As the album moves on, we're taken on something of a geographical and timeless journey through the land of the gypsies and on through the middle east on tracks like "Veils of Baghdad", "The Seventeen-Year-Locusts" and "Minion of the Gypsies", each captivating in their own way and bringing a different feel to the album, out of the gothic realms and into the various ethnic and medieval sounds. As the album starts to wind down, so does the intensity and the tempo as we drift back into some more haunting and spellbinding pieces that slowly wander through an ethereal and dreamy world of angels, sirens and mystical magic. This is an excellent album that should not be missed and that should belong in every collection of anyone that enjoys any of the various ethereal and softer gothic genres out there.

Rating: 5/5



The Colour of Midnight - Review

This is another album that was released several years ago, but to me and many readers and listeners is brand new and never before heard. This album captures more than a dozen pieces of dark, ethereal beauty, this time with Sara Dellinger lending her siren-like vocals for Matthew's captivating music compositions.

We begin simply enough with "Season in Hell" and "Prelude" mixing seemlessly, forming the introduction to this album and flowing right into the dreamy piece "The Anatomy of Melancholy" which is perfectly named and lends a mood-setting ambience to the album. However, once we hit the french version of "Les Portes Du Ciel", my heart nearly stopped with the soft reverberating guitar, absolutely stunning synths and soft, lush, dreamy vocals (the english version follows later as a finale to the album). The music in itself is spellbinding and I just find myself stopping whatever else I might be doing to listen to this piece in detail without interuption. The english version for me stands out more because I can obviously understand it better, but the universal language of music speaks volumes in and of itself. I don't know that I could say enough about the beauty that is portrayed in this piece.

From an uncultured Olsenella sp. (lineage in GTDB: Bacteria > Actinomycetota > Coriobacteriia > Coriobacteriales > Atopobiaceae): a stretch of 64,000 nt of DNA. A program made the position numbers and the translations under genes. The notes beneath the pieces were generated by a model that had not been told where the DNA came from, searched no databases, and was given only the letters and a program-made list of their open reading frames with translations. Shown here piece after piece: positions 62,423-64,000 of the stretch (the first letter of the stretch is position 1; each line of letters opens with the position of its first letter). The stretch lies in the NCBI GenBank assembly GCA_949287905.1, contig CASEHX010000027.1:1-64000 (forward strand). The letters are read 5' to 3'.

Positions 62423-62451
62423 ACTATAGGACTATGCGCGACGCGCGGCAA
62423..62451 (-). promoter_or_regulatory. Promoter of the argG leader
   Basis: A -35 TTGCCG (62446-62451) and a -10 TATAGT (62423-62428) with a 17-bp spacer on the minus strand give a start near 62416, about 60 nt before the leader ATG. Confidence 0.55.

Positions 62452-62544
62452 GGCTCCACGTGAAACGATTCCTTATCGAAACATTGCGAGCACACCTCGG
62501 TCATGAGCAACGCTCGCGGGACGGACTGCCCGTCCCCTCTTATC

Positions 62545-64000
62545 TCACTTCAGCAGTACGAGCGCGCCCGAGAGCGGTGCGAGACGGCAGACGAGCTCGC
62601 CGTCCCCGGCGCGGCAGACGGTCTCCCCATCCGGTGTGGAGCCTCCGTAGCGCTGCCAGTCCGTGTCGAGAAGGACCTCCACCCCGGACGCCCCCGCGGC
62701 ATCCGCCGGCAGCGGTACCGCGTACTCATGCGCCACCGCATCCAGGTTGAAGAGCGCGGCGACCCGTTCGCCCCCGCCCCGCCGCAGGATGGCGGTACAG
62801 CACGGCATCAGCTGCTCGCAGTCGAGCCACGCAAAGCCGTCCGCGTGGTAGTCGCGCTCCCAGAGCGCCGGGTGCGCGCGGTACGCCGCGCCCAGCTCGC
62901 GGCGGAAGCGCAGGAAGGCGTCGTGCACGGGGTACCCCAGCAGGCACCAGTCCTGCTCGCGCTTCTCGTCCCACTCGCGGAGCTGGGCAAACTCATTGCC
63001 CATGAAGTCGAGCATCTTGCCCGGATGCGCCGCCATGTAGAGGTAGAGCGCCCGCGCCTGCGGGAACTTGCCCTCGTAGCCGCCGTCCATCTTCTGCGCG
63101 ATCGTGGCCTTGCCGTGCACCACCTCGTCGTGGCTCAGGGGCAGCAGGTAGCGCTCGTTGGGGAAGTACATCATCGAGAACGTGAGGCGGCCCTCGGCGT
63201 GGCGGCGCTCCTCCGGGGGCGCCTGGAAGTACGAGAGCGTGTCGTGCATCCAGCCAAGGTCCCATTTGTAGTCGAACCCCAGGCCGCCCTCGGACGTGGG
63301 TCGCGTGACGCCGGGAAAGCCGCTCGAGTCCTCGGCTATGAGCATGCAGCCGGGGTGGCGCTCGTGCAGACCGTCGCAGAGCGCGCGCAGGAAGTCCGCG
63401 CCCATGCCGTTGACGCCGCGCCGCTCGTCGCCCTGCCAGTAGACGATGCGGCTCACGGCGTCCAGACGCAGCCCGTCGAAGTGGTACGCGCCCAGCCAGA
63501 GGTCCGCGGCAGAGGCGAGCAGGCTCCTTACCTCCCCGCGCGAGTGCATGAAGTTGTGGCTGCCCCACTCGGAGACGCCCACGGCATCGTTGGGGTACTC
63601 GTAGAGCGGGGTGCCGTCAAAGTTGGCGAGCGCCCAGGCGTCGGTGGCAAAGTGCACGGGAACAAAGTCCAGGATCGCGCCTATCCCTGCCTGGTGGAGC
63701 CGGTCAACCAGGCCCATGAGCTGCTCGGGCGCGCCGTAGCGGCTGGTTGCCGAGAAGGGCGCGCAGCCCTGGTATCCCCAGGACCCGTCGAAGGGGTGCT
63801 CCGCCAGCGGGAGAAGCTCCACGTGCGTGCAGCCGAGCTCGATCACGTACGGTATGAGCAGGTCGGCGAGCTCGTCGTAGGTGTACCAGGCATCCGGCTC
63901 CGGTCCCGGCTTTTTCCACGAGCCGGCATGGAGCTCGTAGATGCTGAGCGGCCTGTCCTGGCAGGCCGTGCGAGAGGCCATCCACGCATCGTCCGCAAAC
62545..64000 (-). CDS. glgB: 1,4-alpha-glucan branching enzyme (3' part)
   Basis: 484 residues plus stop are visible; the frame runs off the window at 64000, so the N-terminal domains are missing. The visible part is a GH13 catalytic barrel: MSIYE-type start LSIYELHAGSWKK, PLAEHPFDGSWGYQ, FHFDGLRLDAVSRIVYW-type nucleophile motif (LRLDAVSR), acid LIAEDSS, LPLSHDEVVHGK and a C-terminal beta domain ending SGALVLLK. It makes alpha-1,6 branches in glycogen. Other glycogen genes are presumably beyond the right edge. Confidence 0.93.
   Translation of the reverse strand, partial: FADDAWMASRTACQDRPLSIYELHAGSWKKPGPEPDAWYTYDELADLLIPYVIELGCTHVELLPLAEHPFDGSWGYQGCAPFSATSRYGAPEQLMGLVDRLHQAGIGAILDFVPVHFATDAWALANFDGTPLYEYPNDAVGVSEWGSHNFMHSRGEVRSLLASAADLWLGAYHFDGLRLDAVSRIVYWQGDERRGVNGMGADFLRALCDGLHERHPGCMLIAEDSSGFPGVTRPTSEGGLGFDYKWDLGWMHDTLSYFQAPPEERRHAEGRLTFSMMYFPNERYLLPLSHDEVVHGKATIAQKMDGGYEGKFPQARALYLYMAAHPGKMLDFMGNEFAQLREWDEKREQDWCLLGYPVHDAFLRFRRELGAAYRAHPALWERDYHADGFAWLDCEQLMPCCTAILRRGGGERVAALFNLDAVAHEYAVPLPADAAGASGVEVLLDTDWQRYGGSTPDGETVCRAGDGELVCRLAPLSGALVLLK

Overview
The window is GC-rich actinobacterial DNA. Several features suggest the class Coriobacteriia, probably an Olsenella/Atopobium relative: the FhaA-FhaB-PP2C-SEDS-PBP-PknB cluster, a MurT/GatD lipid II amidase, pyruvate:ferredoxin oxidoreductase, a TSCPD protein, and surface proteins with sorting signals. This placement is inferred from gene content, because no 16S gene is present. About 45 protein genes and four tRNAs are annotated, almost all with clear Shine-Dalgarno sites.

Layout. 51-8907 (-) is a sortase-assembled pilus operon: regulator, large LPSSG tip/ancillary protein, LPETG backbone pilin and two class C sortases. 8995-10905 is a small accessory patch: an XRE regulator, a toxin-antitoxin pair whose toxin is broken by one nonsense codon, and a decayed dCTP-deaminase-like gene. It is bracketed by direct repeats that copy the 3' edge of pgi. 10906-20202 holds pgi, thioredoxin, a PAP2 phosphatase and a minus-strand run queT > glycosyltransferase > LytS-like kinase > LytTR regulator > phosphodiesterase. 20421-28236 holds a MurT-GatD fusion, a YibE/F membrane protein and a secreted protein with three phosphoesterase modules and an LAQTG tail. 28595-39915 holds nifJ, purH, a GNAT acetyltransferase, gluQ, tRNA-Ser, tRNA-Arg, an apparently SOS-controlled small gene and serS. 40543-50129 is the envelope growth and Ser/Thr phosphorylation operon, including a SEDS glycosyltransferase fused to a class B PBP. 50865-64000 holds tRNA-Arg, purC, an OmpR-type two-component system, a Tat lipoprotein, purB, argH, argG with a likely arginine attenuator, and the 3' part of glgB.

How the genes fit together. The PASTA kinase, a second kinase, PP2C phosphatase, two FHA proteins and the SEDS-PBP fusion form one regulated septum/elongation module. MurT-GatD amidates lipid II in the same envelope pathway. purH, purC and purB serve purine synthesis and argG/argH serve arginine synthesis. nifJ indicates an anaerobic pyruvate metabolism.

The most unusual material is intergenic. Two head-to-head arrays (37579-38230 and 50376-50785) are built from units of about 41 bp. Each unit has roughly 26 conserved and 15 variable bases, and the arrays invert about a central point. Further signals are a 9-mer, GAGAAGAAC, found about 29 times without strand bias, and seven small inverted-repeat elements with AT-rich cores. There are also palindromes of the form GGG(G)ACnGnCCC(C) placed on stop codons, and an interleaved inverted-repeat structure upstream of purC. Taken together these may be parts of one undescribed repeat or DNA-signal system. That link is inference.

I could leave the review at that and be content. However, there is still much more to this album, despite how much that single piece means to me. In fact, the next piece "Long Slow Waves of Colour" picks up the beat and pace a bit, but just gradually, still presenting that lilting guitar over the percussion and as a backdrop for the soft vocals. But it's "Danse Macabre (Solstice Mix)" that adds some pulsating electronics and picks up the intensity a bit that yanks the listener out of the ethereal dream and into the captivating, but brooding darker gothic world with this excellent piece. Most of the rest of the album moves along in a dreamy haze, with a few exceptions, but I think it's worth making special mention of the outstanding cover of "Paint it Black" done in only the way these artists can pull it off. This piece in itself isn't something that goths around the world will jump up and cheer for, but the way this cover comes off, it easily could be in this light, it fits so well. The album continues on through various ups and downs, all excellent pieces that will remain strong the the test of time. Then we start to come to the end with a beautiful opera piece "O' Mio Babbino Caro" which many readers will be familiar with from other renditions over the years, and finally to the french version of "Lament" closing the "official" tracks on the album, leaving us with the bonus pieces of english version of "The Gates of Heaven" and "Lament" for a perfect ending to a perfect album. Now I just lament that I never picked this up over a decade ago... don't delay, it's lovely and you won't regret it.

Rating: 5/5



Ghosts Of Christmas Past - Review